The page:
• Staff had the skills, knowledge and experience to deliver effective care and treatment.
  • There were arrangements to safeguard patients from abuse.
  • Staff were allowed regular time for personal development, weekly meetings with the clinic manager to review their progress and annual appraisals.
  • Patients said they were treated with compassion, dignity and respect.
  • Information about how to complain was available and easy to understand, although the clinic did not always follow its complaints policy consistently (in sending acknowledgments).
  • There was a clear leadership structure and staff felt supported by management.

There were areas where the provider could make improvements and should:

  • Review the significant events policy to consider clarifying the guidance on applying the Duty of Candour.
  • Review the management of complaints to ensure the clinic policy is consistently applied.
  • Review the risks associated with the decision to conduct a standard (rather than an enhanced) Disclosure and Barring Service check for non-clinical staff acting as chaperones.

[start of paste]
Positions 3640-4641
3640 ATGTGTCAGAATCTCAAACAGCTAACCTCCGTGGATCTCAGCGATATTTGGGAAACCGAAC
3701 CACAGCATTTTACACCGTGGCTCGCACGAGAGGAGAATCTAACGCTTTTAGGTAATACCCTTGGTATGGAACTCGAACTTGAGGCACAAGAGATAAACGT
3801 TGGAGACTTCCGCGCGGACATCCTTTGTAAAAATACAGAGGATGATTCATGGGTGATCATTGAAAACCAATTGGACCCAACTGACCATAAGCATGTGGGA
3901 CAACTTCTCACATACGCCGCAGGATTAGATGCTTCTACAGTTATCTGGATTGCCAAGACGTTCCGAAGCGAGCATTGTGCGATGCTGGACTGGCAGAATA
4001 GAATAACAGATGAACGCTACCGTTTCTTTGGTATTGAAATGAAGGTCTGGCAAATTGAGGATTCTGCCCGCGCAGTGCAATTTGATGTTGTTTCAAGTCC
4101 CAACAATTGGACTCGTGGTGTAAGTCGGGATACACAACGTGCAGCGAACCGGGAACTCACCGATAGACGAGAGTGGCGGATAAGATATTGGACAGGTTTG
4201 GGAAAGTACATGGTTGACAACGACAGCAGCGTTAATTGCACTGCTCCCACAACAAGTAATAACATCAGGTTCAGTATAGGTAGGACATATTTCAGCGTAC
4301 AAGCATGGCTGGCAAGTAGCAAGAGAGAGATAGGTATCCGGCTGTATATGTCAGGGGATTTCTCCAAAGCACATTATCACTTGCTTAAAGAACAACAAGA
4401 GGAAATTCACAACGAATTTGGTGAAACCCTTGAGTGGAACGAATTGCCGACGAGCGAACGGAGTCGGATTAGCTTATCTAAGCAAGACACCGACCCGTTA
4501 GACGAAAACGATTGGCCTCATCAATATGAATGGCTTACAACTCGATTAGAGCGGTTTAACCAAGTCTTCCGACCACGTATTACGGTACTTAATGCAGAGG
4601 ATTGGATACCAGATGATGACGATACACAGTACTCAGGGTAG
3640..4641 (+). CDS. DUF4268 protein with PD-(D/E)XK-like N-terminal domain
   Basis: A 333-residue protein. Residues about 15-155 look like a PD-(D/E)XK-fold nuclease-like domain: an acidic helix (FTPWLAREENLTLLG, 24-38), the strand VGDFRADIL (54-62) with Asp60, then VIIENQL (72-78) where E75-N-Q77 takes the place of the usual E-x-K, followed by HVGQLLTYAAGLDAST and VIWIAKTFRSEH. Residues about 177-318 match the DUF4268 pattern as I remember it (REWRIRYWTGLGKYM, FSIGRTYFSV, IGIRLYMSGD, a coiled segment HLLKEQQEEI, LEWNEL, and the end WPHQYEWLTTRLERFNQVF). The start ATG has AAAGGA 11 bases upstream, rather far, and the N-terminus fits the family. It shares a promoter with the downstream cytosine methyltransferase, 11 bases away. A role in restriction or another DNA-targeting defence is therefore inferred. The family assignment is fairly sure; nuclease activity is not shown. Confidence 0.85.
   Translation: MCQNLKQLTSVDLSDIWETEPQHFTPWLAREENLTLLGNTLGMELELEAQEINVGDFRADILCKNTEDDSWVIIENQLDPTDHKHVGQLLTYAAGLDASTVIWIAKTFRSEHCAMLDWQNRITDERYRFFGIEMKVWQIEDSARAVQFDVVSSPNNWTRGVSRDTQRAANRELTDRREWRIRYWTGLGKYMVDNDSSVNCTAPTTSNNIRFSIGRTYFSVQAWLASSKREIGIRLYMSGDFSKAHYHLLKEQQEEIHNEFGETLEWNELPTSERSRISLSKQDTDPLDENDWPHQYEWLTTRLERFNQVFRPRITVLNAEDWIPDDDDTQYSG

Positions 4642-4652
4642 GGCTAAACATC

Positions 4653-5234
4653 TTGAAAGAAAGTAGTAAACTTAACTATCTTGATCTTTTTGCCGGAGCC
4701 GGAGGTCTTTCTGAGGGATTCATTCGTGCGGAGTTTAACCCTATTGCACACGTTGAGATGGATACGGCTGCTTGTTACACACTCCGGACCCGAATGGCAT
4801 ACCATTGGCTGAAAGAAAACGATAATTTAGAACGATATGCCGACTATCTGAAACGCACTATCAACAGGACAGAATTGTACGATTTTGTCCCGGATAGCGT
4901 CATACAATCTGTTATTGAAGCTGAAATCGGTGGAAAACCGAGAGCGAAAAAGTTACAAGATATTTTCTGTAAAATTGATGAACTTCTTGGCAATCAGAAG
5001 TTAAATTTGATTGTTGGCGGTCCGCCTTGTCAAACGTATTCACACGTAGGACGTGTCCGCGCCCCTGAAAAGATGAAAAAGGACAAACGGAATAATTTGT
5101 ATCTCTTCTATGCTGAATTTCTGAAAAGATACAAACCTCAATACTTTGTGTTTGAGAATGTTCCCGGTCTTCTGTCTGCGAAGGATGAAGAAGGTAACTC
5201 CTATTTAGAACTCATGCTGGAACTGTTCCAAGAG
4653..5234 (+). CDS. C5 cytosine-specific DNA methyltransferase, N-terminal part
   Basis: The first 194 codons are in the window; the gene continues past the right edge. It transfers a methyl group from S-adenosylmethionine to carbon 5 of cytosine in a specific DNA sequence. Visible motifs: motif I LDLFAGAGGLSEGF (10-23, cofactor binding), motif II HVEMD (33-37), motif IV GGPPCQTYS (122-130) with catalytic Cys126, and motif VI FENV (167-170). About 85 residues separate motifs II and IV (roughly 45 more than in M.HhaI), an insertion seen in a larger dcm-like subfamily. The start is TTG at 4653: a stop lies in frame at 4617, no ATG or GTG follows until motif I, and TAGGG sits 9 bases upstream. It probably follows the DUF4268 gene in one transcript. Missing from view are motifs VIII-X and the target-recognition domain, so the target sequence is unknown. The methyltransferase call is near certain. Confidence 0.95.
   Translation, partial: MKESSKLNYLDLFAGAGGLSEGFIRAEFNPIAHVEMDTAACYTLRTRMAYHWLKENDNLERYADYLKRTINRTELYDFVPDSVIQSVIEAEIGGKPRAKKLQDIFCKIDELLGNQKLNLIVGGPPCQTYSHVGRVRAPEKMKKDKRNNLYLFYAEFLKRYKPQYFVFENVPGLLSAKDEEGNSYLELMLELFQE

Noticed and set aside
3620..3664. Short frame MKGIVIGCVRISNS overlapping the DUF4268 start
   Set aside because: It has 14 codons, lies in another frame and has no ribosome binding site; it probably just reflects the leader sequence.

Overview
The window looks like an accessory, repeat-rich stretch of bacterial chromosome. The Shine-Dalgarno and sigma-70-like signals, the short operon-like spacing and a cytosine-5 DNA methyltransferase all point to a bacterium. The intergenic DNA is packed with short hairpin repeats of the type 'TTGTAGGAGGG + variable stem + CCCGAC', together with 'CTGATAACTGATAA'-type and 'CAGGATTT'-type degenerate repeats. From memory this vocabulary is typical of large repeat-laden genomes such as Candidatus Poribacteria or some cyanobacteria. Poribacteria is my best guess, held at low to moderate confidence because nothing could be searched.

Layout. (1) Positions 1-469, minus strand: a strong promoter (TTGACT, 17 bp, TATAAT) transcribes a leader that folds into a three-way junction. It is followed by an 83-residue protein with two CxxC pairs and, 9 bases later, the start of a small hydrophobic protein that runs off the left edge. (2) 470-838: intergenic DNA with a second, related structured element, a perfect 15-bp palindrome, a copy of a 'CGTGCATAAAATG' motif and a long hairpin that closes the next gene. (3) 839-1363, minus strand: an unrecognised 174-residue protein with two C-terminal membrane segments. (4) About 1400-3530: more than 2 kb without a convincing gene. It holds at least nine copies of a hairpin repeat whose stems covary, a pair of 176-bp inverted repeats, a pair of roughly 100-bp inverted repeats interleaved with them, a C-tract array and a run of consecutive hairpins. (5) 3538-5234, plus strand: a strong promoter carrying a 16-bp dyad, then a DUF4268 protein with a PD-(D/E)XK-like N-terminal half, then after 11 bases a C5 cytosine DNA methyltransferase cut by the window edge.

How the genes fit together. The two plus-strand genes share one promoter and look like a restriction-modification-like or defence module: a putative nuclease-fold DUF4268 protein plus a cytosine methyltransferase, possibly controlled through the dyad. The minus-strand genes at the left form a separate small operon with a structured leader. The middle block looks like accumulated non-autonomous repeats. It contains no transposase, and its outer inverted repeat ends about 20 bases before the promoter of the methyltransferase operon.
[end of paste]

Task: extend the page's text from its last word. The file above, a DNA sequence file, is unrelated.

Inspection areas

Safe

Updated 11 May 2018

We found that this service was providing safe care in accordance with the relevant regulations.

  • There was an effective system in place for reporting and recording significant events. This included arrangements for acting in line with the Duty of Candour, although the policy was not clear on the circumstances in which it applied.
  • Lessons were shared to make sure action was taken to improve safety in the service.
  • When things went wrong patients received reasonable support and truthful information.
  • The service had processes and practices in place to keep patients safe and safeguarded from abuse.
  • Risks to patients were assessed and well managed. The practice had considered and mitigated a number of different risks, including those related to recruitment. Clinical staff all received an enhanced Disclosure and Barring Service (DBS) check. Non-clinical staff received a standard DBS check, a decision that had not been risk assessed.

Effective

Updated 11 May 2018

We found that this service was providing effective care in accordance with the relevant regulations.

  • Staff assessed needs and delivered care using clear operating procedures, developed in line with best practice guidance.
  • Costs and likely outcomes were discussed with patients before treatment commenced.
  • Audit was used to check care was delivered according to operating procedures.